This time, the methodology of ‘direct sighting’ will be used, through which specific body marks will be identified and uploaded on the GPS device carried by each team. This data will be available to all other teams simultaneously. “It will reduce redundancies to a great extent, bit not completely,” says principal chief conservator of forests Pradip Khanna.
Ironically, it might be relatively easier to enumerate the lion king in the heat as they are most likely to hover close to water holes. Refuting the use of any artificial methods, state’s wildlife warden RV Asari said only natural resources will be used. “The lions are generally spotted in a pride. The identification will be a body mark, not a number. The locals give names to the animal for ease of use, but officially we do not name or number them,” Asari said.
The volunteers are being trained for almost two months now.

No Asian lions for Winnipeg zoo.

Winnipeg Free Press - PRINT EDITION
Planning to welcome African cats, instead

WONDERING where the Asian lions are?
Well, the pair the Assiniboine Park Zoo was preparing to welcome this summer aren't coming.
"Although we did our best to enter the Asian lion breeding programs in Europe and India, we were informed there is a waiting list of dozens of zoos ahead of us," zoo spokesman Dr. Bob Wrigley said.
"The animals are so rare, and the breeding so carefully controlled among participant zoos, that it will likely be many years before we are selected."
Now, the zoo is planning to get some equally majestic, albeit less-rare and exotic, African lions, he said.
There are just 350 Asiatic lions left in the wild -- all of them in the Gir National Park and Lion Sanctuary in northern India.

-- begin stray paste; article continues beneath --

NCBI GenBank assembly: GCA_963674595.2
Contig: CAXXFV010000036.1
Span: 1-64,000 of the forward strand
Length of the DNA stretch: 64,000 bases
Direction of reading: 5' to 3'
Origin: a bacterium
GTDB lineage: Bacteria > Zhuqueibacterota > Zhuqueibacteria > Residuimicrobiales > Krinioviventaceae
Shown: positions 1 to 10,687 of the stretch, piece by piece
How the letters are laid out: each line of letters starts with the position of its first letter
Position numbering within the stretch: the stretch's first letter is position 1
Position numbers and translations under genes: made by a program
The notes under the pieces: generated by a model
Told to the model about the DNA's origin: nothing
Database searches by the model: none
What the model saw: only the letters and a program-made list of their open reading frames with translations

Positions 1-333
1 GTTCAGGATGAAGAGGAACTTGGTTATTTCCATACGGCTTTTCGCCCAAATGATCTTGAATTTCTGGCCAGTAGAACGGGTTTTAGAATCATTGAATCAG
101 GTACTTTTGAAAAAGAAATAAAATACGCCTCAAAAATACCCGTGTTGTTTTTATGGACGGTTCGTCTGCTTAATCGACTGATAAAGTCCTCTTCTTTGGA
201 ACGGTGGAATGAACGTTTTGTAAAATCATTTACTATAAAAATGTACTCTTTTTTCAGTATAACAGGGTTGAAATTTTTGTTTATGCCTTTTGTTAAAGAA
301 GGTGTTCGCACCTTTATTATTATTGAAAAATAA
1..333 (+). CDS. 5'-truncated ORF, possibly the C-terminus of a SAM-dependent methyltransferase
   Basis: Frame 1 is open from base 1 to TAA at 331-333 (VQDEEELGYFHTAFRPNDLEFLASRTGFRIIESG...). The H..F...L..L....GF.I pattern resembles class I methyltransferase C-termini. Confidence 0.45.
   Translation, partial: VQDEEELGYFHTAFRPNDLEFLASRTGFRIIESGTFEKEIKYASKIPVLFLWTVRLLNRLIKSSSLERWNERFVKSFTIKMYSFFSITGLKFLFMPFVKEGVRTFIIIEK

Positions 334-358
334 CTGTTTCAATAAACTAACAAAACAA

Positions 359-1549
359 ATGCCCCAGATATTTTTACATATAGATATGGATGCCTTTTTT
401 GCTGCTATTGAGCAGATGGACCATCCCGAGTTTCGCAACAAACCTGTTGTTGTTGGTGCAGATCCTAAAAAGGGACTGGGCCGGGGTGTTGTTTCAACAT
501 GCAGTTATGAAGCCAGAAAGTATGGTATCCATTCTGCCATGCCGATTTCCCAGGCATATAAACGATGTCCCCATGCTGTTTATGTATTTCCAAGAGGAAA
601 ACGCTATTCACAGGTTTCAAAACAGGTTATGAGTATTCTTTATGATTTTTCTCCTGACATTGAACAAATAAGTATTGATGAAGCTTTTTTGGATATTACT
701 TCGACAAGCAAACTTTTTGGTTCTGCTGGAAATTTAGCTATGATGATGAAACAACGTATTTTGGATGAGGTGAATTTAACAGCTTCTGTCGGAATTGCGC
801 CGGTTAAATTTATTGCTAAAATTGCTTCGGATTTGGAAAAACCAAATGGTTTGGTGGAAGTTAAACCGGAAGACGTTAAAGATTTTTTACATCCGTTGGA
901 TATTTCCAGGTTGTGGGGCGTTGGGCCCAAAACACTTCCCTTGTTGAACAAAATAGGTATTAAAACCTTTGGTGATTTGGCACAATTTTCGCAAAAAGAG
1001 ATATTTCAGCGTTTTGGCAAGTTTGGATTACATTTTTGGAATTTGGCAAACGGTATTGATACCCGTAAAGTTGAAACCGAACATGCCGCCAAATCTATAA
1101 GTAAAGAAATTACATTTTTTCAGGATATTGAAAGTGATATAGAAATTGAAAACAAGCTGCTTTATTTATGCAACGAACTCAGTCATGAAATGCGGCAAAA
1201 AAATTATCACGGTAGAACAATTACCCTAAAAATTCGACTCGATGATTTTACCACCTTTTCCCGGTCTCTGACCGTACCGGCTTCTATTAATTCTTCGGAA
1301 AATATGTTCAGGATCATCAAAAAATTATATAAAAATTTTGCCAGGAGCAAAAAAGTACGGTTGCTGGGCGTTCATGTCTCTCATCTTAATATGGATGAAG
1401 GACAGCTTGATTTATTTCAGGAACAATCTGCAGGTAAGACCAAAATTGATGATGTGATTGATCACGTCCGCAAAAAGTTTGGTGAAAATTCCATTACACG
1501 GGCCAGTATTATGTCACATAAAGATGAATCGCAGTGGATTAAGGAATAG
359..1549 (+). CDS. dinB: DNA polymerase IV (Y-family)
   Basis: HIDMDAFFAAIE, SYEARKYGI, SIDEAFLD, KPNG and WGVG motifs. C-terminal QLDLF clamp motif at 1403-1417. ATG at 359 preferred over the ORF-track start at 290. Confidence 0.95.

The animals were almost wiped out by sport hunting over the last two centuries, the Asiatic Lion Information Centre reports.
When the lion hunt was outlawed in the 1900s, the greatest threat came from the destruction of habitat. Vast tracts of jungle forest were cleared for timber to sell and to make way for the increasing human population. To bolster the endangered Asiatic lion population, co-operative inter-zoo breeding programs were set up. In 1990, two Asiatic lion couples from India were brought to the London Zoo, the Asiatic Lion Information Centre said. Zoos in Zurich and Helsinki received lions in 1991 and 1992 respectively. By the end of 1996 some 12 zoos were participating in the Asiatic lion breeding program. Ten years later, there were 99 lions at 36 zoos, the information centre said.
The Zoological Society of Manitoba was hoping Winnipeg's zoo might be the first in North America to house Asiatic lions.
Last year, it decided to spend $1 million to convert the unused 20-year-old panda bear enclosure into a home for Asian lions. It was seen as an investment in promoting conservancy and education, and a way to boost zoo attendance. The warm-weather cats needed space to roam and a cosy abode in cold winters. Later this spring, the renovated panda pad will house a pair of African lions, said Wrigley. "...We have made great progress on the lion exhibit -- including the indoor exhibit area, a beautiful interpretive space and renovations to the outside enclosure."